Here is what I have learned to do: Start small. Any idea I have, I try and think of the smallest possible test business I can create. Then I test it. I see if I like the idea and the commitment it will take.
Right now, I have a new idea to make an exercise video. I have a friend who happens to be a fitness model. She is beautiful and in incredible shape. I think she would be perfect to be the star of my exercise video. I can easily picture the video being a success. We would have an infomercial, print and TV ads, and celebrity endorsement. Soon Costco would be selling our video collection and our invented equipment. But that does not mean the first step is to spend tens of thousands on a professional video company. If I did that I would be committed to tons of money. The pressure would be on from day one. I would have to succeed or drown!
Instead, I am going to find someone to make a lower budget copy of my idea. My friend has agreed to do the video for free for a large cut of the profits. So she has something at stake along with me. That’s very important! I know her pretty well; she is a master at marketing herself. The one factor that will make this idea a success is how well we promote it. I am sure with her fully on board, we can find lots of innovative and even free ways of advertising this idea. At first, we will sell the inexpensive video. If there is a demand, we will certainly re-shoot it. I could easily see us making a whole set of complimentary videos. But for now, we will make one and see how it goes.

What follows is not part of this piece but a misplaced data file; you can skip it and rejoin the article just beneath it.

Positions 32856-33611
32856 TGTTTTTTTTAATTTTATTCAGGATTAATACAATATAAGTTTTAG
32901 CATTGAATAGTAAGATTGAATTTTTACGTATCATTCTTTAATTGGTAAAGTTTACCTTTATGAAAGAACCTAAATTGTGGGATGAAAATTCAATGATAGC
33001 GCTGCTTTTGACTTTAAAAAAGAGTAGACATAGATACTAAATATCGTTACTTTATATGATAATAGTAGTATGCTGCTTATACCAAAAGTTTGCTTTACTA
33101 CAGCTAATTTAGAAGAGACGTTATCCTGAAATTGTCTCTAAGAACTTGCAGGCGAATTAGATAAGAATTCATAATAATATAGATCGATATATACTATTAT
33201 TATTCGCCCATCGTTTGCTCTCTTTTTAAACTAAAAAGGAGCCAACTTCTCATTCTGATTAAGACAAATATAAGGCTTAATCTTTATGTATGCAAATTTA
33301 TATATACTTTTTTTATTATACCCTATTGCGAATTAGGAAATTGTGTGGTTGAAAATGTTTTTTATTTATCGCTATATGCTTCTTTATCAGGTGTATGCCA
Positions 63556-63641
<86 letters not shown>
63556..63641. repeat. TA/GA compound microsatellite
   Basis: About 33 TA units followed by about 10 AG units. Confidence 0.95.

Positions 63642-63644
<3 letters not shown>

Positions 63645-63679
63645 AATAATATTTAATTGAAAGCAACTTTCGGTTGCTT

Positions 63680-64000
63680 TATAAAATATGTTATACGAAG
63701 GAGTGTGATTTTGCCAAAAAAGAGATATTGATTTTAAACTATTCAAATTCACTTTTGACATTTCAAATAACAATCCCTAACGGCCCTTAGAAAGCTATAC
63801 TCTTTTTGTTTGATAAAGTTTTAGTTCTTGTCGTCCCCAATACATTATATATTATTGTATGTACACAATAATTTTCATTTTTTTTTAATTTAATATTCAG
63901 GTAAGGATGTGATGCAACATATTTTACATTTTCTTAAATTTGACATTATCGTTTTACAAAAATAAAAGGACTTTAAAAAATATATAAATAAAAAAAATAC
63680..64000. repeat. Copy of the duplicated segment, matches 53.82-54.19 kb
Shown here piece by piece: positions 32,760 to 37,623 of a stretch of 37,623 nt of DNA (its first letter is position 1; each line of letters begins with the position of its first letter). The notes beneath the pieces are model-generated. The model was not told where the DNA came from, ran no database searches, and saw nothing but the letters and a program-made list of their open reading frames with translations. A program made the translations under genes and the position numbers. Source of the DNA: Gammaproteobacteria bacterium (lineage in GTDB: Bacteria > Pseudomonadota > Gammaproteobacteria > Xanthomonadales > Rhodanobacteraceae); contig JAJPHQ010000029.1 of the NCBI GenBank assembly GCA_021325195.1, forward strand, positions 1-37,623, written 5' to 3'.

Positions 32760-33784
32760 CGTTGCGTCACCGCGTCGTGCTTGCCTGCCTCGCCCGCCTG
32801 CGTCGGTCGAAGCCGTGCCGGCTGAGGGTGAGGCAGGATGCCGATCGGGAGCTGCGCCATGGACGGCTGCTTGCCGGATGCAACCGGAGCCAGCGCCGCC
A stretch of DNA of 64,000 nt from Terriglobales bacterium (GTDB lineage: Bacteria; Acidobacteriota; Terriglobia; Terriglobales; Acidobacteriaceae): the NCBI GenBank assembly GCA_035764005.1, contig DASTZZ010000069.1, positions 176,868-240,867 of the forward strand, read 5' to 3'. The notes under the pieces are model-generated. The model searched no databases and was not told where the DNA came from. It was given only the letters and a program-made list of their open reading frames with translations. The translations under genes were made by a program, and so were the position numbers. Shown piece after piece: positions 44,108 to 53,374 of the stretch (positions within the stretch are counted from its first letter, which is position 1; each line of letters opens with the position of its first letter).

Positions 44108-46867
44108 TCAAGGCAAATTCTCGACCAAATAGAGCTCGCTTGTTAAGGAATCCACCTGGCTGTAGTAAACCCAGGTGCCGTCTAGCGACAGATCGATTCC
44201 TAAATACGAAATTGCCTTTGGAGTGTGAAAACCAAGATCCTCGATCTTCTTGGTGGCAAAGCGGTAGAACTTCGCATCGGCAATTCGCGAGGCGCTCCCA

These days, there are lots of ways to outsource your work. There are companies that will make any product for you. I know people who have their own vitamin mixes that don’t know a thing about manufacturing drugs. I have a client who sells his own brand of watches, and he has no idea how a watch is made. He went to a Swiss watch maker and contracted them to build his design. I once tried to manufacture my own line of coffee. But I wasn’t going to invest millions in grinding and roasting equipment; I was planning to pay a coffee company to create my own blend with my own label.
Have you ever heard the story of Richard Branson? He founded Virgin Air without ever buying a plane. He convinced Boeing to allow him to lease jets. Buying planes costs hundreds of millions of dollars. He leased them for thousands. Then he tested several routes he thought were needed. His low budget approach allowed him to test his idea without betting his fortune. He was correct. The London to New York route was a huge hit and Virgin Atlantic was born. There is a lesson there.
I think it makes a lot of sense these days to start micro-businesses. These are small versions of larger business ideas. It allows you to test your idea on the public. More importantly, it permits you a way to test drive your concept when it's still an easy thing to leave. You will never know the problems of a business until you are actually running it. If you make a micro-version of the company you want, just multiply all the problems you encounter by 10. That’s will give you an estimate of what it will be like when you run the full version.
There is another benefit to this concept. It allows you to try a lot more ideas in a lot less time. I was able to try only one idea last year. It filled my entire year. I want to try 10 things this year. I am hopeful that one or two of them will succeed. If not, I plan to try 20 things next year. At some point something will stick! I have no choice but to make every idea a small attempt. Otherwise I will never find success. Finding your thing takes a fair bit of luck along with all the hard work. Starting 10 businesses will increase my chances.